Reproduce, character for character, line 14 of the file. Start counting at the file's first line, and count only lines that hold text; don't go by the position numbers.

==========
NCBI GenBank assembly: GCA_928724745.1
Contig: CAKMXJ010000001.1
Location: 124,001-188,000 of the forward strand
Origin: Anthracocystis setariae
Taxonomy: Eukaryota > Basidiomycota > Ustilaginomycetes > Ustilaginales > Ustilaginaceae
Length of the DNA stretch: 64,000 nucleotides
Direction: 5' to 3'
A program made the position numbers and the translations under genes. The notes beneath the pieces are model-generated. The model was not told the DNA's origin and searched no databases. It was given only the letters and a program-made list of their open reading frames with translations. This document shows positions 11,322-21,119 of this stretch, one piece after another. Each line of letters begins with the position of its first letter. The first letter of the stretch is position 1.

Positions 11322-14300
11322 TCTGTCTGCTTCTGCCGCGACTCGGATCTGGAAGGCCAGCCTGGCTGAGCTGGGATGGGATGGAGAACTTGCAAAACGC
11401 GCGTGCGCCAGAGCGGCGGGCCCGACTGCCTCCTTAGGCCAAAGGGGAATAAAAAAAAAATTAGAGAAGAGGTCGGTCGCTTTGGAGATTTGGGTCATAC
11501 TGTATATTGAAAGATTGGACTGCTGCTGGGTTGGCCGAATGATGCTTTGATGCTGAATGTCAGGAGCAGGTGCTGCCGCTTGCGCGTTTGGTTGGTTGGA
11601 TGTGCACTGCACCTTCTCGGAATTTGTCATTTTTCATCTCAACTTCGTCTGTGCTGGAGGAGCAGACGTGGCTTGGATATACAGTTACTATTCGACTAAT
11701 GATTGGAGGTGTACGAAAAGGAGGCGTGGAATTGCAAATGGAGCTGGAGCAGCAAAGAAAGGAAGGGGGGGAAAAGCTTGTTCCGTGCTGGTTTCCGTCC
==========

11701 GATTGGAGGTGTACGAAAAGGAGGCGTGGAATTGCAAATGGAGCTGGAGCAGCAAAGAAAGGAAGGGGGGGAAAAGCTTGTTCCGTGCTGGTTTCCGTCC